Due to this speed characteristic of its Tag Talks first protocol, many companies interested in sports timing have been using the Trolley Scan system as the core identification module of their timing systems. Recently Karts passing at speeds in excess of 130kph have been logged in a prototype timing system being tested in Europe.

All this is achieved with operating bandwidths of only 10kHz!!

The impact of protocols on the speed of passage
For passive UHF transponder systems handling multiple transponders in the zone at one time, there are two classifications of protocols, namely tag-talks-first(TTF) and reader-talks-first(RTF).

In TTF protocols, the reader generates very low interference levels allowing many readers to operate in close proximity and allowing transponders to travel at high speeds. In TTF protocols, the reader emits an energising field which is received by the approaching transponder and converted to operating energy for the transponder. As soon as the transponder has sufficient energy to operate, it initiates communication with the reader, transferring its message and receiving instructions from the reader to close down so as not to occupy the communication channel. This can be achieved with operating bandwidths as narrow as 10 kilohertz.

In RTF type protocols (such as those proposed by EPC), the reader continually calls out the identity of possible transponders that it expects to find in the zone. If a transponder's number is called, it responds affirmative, and the next number is called. (The calling follows a treeing algorithm so that every possible number does not need to be called).

This means :- a)the time of passage of the reader zone has to be long enough for all sequences to be called which means operating speeds of movement are very slow (typically 3 km/h) b)that interference levels are very high as the reader with its high power amplifier is continually calling, c)and that operating bandwidths of the system and its interference zone are very large as messages have to be called very quickly. (Interference zones of 1 kilometre and operating bandwidths as wide as 3.4MHz are quoted).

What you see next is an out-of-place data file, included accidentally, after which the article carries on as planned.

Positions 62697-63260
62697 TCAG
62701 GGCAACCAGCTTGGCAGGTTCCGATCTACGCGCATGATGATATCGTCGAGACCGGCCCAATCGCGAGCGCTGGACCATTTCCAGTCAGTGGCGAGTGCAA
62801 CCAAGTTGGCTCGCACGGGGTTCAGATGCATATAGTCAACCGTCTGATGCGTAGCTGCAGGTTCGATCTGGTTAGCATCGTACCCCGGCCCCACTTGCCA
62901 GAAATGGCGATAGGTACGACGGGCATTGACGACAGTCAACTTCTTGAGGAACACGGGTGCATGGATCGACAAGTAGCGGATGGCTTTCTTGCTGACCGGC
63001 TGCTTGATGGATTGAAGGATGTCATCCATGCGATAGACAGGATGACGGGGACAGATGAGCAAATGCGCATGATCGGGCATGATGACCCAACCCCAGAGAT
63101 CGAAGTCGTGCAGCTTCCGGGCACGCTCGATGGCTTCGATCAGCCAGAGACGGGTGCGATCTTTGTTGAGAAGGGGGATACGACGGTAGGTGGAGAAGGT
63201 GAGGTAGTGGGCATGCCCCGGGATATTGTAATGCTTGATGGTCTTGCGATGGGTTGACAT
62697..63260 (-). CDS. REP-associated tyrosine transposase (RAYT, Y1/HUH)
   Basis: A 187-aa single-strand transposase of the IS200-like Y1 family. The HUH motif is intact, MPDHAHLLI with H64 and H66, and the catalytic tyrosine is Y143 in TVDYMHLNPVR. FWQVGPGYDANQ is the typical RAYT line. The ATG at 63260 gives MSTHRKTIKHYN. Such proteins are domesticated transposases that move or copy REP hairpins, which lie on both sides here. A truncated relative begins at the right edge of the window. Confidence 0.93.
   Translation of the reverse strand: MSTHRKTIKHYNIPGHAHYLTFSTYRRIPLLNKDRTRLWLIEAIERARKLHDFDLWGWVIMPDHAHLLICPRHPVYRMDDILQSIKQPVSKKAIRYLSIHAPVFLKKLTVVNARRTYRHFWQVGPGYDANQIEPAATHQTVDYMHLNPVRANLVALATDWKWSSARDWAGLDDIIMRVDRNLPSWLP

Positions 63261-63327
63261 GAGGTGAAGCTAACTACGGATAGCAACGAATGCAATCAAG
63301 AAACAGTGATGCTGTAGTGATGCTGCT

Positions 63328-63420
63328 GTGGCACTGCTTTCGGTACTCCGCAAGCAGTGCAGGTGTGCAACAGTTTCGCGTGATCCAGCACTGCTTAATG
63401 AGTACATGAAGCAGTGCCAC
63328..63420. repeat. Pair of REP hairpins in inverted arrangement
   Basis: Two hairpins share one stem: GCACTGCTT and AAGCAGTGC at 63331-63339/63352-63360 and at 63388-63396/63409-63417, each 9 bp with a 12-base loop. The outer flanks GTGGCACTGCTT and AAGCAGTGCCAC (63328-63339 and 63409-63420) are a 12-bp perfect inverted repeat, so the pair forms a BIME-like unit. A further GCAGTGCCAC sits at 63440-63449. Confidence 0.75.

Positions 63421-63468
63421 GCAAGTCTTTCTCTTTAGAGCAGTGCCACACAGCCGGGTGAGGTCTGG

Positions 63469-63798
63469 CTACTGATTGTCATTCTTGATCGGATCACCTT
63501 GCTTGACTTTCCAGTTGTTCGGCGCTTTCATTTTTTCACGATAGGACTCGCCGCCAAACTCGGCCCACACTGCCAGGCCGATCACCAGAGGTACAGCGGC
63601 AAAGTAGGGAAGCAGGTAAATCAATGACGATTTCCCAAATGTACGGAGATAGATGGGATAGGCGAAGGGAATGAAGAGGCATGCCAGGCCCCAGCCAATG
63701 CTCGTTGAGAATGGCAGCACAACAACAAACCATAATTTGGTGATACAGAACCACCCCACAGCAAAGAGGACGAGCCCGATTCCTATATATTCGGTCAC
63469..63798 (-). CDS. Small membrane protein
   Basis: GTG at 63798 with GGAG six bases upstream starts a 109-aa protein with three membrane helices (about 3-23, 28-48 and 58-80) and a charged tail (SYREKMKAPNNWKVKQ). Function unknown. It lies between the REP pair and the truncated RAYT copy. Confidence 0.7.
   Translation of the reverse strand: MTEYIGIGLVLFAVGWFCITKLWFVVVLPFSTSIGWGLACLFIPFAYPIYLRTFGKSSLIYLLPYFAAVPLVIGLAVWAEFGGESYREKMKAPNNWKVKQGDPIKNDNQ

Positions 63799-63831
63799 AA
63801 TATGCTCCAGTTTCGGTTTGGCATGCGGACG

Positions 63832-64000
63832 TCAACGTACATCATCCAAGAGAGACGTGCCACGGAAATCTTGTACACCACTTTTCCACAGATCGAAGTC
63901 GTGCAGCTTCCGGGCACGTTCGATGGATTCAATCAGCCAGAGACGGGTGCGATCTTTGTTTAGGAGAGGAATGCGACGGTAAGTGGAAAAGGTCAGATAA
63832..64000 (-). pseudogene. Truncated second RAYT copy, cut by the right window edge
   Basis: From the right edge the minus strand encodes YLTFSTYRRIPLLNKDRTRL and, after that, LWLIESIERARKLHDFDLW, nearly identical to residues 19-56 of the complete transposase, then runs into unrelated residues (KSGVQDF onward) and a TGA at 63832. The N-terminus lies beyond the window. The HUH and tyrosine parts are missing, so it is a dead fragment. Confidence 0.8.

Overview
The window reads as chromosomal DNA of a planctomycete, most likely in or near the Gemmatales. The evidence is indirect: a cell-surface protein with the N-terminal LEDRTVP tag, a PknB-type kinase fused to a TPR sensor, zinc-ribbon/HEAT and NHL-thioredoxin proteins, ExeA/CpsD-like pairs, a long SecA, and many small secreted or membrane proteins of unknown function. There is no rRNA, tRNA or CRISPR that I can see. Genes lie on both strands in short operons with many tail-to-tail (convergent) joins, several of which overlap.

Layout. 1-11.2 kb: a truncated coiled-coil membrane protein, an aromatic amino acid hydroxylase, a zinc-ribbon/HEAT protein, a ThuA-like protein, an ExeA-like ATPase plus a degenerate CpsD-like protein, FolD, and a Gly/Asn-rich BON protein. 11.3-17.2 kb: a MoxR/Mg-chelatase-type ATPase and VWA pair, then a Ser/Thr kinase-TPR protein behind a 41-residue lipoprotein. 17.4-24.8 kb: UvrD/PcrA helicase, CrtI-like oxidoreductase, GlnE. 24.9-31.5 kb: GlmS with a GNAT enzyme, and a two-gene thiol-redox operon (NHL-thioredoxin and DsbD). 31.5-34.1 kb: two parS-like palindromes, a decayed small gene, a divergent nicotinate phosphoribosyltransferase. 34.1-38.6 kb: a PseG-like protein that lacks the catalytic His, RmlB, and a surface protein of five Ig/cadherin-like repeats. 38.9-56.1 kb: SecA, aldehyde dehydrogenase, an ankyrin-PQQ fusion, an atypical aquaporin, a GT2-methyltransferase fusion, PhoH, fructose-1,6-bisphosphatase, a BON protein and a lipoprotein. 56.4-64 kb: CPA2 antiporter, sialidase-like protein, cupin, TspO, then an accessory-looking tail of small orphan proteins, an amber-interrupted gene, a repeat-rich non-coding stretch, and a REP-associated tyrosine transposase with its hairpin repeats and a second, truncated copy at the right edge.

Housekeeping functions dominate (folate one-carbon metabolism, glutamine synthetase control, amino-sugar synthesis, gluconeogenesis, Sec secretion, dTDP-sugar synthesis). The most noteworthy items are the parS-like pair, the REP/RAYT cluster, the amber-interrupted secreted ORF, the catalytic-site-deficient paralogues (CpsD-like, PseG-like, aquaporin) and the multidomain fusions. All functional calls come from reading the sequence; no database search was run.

The Trolleyponder protocols implemented in the Trolley Scan products allow:

  1. TTF protocol to be implemented
  2. Long reading distances up to 13 meters in air and 10 meters on metal
  3. High speed passage through the reading zone (more than 300kph)
  4. Up to 700 transponders can be read in a single reading zone
  5. Narrow operating bandwidths and low interference levels allowing multiple readers to operate within 4 meters of each other
  6. Low cost transponders and readers
  7. Used by users in 43 countries
  8. UHF passive transponder technology
  9. Small transponder footprint, just the size of a credit card.

11 May 2005

In this newsletter we cover an important explanation of the operation of UHF RFID in situations where energy from a reader has to pass through an object before reaching the tag. This explanation has not been available in any RFID publications in the past and is a MUST READ for users wanting to understand RFID.

Your latest copy of our regular newsletter keeping you up to date with developments.

1) Industrial design of motor vehicle access system for 1000 cars via 10 entrances
2) Poland and Croatia become the 42nd and 43rd country to start using Trolley Scan equipment
3) New licensee in production
4) How does energy pass through objects - reflection and transmission
5) New numbering system needed?